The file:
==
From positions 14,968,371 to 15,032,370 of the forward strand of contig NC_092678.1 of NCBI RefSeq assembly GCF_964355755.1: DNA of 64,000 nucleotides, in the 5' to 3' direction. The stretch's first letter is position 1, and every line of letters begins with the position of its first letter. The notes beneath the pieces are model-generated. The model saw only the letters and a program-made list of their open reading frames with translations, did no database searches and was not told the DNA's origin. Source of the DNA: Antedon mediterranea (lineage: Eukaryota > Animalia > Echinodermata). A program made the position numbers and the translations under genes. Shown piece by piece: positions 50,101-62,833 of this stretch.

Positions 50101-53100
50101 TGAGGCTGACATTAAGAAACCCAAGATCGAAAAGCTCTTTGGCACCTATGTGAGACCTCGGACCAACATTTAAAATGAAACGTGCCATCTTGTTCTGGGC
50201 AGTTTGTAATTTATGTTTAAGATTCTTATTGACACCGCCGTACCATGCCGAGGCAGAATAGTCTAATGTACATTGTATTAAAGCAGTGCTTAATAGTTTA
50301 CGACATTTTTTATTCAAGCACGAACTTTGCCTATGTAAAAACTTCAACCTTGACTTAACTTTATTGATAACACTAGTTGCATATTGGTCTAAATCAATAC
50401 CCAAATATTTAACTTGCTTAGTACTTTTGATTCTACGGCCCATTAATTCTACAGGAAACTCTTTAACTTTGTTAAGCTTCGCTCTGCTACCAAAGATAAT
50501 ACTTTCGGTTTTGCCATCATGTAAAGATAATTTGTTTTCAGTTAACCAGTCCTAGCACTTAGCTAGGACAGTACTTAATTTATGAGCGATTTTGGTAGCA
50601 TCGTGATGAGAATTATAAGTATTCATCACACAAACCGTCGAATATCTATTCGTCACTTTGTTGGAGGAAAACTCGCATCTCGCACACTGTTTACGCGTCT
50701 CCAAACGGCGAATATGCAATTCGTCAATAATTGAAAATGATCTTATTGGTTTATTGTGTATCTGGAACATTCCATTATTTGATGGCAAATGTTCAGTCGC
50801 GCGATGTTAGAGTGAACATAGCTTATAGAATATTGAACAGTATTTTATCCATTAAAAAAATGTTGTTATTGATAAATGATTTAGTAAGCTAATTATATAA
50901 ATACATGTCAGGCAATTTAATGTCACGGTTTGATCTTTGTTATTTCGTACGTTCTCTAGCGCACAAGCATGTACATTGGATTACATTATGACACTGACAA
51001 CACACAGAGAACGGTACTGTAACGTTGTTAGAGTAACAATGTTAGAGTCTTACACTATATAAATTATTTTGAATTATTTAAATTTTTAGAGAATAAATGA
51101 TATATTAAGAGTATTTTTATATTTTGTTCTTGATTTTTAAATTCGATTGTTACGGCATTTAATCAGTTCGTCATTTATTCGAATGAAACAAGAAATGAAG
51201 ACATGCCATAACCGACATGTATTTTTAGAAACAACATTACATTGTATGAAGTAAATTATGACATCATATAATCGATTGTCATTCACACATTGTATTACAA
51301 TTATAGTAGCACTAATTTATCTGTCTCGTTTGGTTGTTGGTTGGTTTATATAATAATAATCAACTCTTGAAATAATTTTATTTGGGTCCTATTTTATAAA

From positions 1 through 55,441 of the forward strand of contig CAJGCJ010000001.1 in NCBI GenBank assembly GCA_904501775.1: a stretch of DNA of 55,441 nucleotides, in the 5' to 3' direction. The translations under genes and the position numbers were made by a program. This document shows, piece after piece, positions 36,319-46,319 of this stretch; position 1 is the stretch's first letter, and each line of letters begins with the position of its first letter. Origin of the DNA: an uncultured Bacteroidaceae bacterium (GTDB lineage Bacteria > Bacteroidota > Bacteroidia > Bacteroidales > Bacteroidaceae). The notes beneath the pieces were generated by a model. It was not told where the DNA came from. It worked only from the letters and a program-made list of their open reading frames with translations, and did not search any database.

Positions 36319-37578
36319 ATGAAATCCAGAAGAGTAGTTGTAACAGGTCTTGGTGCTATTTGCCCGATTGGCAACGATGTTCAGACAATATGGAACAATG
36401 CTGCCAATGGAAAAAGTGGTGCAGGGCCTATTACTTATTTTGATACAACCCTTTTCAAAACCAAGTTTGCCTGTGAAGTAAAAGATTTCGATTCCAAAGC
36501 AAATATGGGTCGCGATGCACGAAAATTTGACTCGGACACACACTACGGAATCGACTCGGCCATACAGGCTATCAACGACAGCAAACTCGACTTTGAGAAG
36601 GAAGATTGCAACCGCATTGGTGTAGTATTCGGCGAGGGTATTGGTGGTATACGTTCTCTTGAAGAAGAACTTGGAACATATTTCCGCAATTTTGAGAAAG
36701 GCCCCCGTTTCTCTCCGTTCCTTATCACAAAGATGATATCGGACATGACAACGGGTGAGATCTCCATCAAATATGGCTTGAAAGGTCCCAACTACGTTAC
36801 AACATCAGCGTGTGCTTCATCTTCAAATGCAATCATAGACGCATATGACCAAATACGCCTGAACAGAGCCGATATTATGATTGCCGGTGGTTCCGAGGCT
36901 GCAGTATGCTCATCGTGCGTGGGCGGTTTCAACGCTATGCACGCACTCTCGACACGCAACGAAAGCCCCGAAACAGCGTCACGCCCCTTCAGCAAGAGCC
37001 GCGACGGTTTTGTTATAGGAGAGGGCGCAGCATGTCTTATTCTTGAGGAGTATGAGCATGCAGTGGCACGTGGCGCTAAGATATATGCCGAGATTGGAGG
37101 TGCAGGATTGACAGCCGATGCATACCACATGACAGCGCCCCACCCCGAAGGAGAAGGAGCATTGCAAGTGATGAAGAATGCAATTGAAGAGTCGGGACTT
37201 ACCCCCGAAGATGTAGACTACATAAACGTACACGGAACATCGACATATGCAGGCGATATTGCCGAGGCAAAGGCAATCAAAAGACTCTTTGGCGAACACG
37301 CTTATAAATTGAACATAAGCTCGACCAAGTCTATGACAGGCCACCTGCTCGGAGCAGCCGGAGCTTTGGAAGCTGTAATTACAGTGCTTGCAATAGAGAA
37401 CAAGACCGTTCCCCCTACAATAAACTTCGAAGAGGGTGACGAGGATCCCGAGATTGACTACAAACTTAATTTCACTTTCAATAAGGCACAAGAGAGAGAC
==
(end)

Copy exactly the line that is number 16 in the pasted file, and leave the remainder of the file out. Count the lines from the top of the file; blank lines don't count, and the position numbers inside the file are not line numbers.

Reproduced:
From positions 1 through 55,441 of the forward strand of contig CAJGCJ010000001.1 in NCBI GenBank assembly GCA_904501775.1: a stretch of DNA of 55,441 nucleotides, in the 5' to 3' direction. The translations under genes and the position numbers were made by a program. This document shows, piece after piece, positions 36,319-46,319 of this stretch; position 1 is the stretch's first letter, and each line of letters begins with the position of its first letter. Origin of the DNA: an uncultured Bacteroidaceae bacterium (GTDB lineage Bacteria > Bacteroidota > Bacteroidia > Bacteroidales > Bacteroidaceae). The notes beneath the pieces were generated by a model. It was not told where the DNA came from. It worked only from the letters and a program-made list of their open reading frames with translations, and did not search any database.